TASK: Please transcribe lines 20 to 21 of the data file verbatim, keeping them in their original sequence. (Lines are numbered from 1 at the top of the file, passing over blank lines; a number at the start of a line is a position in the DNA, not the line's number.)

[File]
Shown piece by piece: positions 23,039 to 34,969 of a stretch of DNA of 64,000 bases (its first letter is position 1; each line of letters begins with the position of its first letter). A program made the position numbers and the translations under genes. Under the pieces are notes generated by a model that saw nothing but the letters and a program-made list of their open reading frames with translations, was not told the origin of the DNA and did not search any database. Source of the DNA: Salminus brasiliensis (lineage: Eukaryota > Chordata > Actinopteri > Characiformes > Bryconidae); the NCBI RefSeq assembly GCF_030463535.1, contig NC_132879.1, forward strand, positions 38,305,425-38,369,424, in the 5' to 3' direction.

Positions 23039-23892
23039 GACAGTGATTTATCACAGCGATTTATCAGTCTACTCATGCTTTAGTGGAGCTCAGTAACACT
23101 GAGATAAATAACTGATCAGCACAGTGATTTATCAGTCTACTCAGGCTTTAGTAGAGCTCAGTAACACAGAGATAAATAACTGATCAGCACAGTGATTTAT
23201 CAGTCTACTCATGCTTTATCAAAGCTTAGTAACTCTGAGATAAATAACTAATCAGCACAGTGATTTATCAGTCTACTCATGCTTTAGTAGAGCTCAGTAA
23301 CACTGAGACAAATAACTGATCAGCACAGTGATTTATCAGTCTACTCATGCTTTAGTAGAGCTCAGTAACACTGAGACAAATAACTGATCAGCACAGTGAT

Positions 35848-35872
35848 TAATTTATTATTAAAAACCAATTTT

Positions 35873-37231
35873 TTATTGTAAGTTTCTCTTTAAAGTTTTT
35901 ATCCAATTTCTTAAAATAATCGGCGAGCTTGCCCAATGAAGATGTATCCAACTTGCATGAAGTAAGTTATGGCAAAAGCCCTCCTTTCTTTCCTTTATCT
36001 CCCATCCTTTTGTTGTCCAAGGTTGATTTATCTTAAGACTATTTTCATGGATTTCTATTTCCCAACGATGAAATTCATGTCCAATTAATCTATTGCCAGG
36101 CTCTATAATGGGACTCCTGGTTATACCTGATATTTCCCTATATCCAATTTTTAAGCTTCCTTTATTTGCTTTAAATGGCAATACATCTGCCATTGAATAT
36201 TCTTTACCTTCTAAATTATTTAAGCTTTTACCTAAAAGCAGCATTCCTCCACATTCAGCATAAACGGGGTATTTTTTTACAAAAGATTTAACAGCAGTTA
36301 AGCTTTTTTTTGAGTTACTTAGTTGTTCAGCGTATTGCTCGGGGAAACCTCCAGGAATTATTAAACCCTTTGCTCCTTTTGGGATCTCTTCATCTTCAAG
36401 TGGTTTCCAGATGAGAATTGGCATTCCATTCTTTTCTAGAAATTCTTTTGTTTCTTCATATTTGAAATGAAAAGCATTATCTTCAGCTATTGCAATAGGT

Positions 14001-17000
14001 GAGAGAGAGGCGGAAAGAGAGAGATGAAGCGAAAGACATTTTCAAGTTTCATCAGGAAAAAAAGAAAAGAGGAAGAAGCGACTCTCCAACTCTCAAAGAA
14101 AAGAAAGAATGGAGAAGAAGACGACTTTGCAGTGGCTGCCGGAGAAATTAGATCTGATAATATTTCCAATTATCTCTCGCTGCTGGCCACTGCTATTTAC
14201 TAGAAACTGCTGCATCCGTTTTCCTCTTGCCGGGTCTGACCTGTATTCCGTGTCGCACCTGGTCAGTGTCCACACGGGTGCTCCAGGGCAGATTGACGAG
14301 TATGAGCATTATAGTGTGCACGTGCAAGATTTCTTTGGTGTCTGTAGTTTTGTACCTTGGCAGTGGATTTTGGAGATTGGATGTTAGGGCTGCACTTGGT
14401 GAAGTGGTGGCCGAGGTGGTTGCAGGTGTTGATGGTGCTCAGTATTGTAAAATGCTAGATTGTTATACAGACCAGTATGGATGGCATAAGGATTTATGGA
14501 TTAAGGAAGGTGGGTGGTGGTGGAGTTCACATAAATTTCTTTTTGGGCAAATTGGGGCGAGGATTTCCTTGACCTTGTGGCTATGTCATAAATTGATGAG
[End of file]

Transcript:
14201 TAGAAACTGCTGCATCCGTTTTCCTCTTGCCGGGTCTGACCTGTATTCCGTGTCGCACCTGGTCAGTGTCCACACGGGTGCTCCAGGGCAGATTGACGAG
14301 TATGAGCATTATAGTGTGCACGTGCAAGATTTCTTTGGTGTCTGTAGTTTTGTACCTTGGCAGTGGATTTTGGAGATTGGATGTTAGGGCTGCACTTGGT